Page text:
By the way, the same "sainting" has run a muck for St. Patrick who raised not one, but two of the king's children from the dead! The king's whole family was converted along with much of the pre-Irish kingdom. But who gives a rat's behind? Some fool will pray to him instead of the One who anointed him; missing their own opportunity raise someone from the dead. St. Valentine - same deal - he was a martyr who was imprisoned for his faith. He had been a friend to the orphan children and had a ministry feeding the poor. Those that loved him apparently wrote him love letters and tossed them through the bars on his prison cell. Valentine was a lover of God who gave his life for the work of the Kingdom. Only the foolish look to man, instead of the One who empowered him with the gospel message and heart for the poor.

That is how we got many of our "Christian" celebrations including All Hallows (saints) eve - Halloween. It's amazing how this tradition went from a holy celebration to the most demonic one of the bunch.

The sainting goes on. Pentecostals revering Smith Wigglesworth and Charismatics applauding the anointing and ministry of Kathryn Kuhlman and Benny Hinn. And the Baptist have theirs, Henry Blackabee and John McArtuhur - the 4 Square theirs; Jack Hayford. Over the centuries there have been many great men and woman of God. I am fan of Watchman Nee who stood against the wiles of the devil in communist China.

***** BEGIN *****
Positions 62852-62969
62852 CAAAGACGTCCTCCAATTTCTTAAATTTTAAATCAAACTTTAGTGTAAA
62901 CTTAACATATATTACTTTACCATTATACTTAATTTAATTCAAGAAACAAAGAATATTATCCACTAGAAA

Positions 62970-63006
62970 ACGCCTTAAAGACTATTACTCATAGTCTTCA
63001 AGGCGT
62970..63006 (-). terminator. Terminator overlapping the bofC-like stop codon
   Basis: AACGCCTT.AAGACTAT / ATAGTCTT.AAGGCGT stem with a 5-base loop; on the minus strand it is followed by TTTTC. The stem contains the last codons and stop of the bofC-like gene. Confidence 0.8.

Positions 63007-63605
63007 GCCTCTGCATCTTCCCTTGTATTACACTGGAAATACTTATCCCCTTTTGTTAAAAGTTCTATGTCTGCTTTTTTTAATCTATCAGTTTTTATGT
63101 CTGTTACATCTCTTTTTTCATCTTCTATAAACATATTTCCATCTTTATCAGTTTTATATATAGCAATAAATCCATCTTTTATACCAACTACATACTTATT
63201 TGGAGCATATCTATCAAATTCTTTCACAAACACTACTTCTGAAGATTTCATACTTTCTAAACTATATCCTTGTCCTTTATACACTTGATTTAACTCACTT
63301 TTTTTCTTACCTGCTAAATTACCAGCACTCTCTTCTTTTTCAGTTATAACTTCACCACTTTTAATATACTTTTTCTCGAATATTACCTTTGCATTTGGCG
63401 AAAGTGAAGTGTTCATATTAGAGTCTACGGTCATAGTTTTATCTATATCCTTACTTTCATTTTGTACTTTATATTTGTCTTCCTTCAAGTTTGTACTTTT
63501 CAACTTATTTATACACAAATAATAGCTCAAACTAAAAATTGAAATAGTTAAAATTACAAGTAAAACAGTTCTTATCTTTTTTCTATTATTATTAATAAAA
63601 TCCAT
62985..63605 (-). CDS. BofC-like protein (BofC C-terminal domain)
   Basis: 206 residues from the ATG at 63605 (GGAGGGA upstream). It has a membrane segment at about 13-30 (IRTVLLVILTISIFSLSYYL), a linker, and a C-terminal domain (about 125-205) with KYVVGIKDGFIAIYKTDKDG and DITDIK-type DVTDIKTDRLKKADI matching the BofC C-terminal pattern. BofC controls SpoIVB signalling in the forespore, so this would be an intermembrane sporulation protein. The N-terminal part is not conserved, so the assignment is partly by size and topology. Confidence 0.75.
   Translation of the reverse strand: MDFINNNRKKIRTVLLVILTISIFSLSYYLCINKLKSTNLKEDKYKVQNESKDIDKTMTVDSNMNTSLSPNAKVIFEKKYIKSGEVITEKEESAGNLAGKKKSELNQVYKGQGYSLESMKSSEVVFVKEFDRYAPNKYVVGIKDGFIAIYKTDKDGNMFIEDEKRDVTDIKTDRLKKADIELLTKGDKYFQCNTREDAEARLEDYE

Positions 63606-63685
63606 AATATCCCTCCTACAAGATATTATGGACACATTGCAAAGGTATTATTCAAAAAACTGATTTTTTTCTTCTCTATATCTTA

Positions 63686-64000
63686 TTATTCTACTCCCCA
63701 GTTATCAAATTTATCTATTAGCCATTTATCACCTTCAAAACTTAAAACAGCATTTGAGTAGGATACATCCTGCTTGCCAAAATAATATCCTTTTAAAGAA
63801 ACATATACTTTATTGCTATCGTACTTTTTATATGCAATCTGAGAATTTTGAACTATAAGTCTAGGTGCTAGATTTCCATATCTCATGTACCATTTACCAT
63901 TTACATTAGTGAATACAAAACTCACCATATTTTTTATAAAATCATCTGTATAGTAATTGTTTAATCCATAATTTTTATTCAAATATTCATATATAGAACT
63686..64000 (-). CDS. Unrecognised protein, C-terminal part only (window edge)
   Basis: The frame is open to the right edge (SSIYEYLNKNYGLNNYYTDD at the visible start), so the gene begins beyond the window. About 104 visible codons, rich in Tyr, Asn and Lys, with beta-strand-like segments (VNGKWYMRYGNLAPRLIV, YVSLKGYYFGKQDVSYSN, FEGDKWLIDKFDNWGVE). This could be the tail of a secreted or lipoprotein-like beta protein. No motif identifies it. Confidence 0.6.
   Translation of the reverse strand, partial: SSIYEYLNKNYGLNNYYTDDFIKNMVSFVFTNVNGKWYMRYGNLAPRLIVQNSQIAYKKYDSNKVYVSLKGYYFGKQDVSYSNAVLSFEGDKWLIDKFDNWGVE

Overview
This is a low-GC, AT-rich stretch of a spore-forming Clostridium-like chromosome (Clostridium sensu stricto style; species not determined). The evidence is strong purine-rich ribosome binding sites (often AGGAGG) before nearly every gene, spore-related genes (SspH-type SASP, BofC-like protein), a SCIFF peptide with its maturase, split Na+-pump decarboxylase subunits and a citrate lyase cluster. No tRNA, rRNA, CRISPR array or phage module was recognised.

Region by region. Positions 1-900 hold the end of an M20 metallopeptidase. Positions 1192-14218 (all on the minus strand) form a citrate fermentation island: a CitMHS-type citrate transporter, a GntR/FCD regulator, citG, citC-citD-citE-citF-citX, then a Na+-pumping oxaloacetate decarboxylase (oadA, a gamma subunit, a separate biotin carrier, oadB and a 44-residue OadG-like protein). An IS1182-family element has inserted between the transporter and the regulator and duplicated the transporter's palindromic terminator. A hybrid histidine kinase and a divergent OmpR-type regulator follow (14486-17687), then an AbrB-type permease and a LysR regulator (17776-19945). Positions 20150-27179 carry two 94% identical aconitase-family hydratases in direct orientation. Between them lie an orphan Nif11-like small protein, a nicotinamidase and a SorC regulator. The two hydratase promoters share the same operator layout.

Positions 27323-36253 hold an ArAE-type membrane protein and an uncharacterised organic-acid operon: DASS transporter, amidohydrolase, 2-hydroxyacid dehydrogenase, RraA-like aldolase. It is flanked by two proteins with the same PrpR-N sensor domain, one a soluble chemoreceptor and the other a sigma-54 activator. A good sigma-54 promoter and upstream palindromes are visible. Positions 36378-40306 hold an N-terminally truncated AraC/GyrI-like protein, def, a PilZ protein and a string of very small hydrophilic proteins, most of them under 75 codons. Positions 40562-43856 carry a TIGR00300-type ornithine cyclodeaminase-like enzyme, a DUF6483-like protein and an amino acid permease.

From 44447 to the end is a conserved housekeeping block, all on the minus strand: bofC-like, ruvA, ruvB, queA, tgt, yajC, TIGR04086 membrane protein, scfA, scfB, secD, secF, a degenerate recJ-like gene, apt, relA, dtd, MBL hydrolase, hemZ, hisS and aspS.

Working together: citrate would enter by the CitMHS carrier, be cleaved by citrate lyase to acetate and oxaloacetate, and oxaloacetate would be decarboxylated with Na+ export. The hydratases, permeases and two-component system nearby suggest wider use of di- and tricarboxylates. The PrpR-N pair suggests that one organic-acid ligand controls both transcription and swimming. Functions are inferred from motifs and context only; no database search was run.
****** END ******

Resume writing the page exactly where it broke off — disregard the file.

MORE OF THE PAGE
I am lover of Jesus, and the point is that you should be too.

My pet peeve in the Catholic church - Mary prayers. And my pet peeve in the evangelical church - Paul worship. Paul this, and Paul that... blah blah blah. Let me tell you Jesus was the one that said, "for God so loved the world that He sent his only begotten Son!"

You may dislike some of the Christmas traditions - I do too. What I find interesting, however; is that every denomination now has their own traditions. I could walk into any church meeting, and find something that has been made into a tradition or a religious act that has little or nothing to do with connecting to God. Just closing a prayer ins Jesus' name every time is religious!

Trees, lights, gifts - if they keep you from God, don't buy them. Just remember, they are not illegal in the Bible. Me, I kinda like them.

Tradition that preserves an avenue for God to advance the Kingdom is good! Anything else grieves the Holy Spirit. Beauty and generosity are often signs that God is afoot.

There are no specified Christian celebrations - everyday is a day for celebrating. You're right! And because we are no longer Jew nor Gentile in Christ, we should not celebrate Jewish holidays or be all legalistic about church Saturdays either. But from a mostly 9 commandment country, one that rarely takes a real sabbath, we should try to establish some dedicated time with the Lord. If you are working 7 days a week you are breaking a commandment - one of the 10 big ones.

Not celebrating Christmas - it's not one of the 10.

Church, a time is coming when the Antichrist will be here on earth ruling for a season. He will ask you; or your children; or your grandchildren to worship him. Christmas will no longer be a holiday - no longer will it be a point in which Christians have a season they can call their own. The mainstream church will have to go underground to survive. Like it was in time of Daniel, Christians will be persecuted and put to death for any act that defies the worship of the ruler.

And when it's gone - when the remembrance of your beloved Savior's birth is treated as a lie. Will that make you happy? Will you be blessed that you can no longer be public about your faith, or invite a friend to a Christmas service?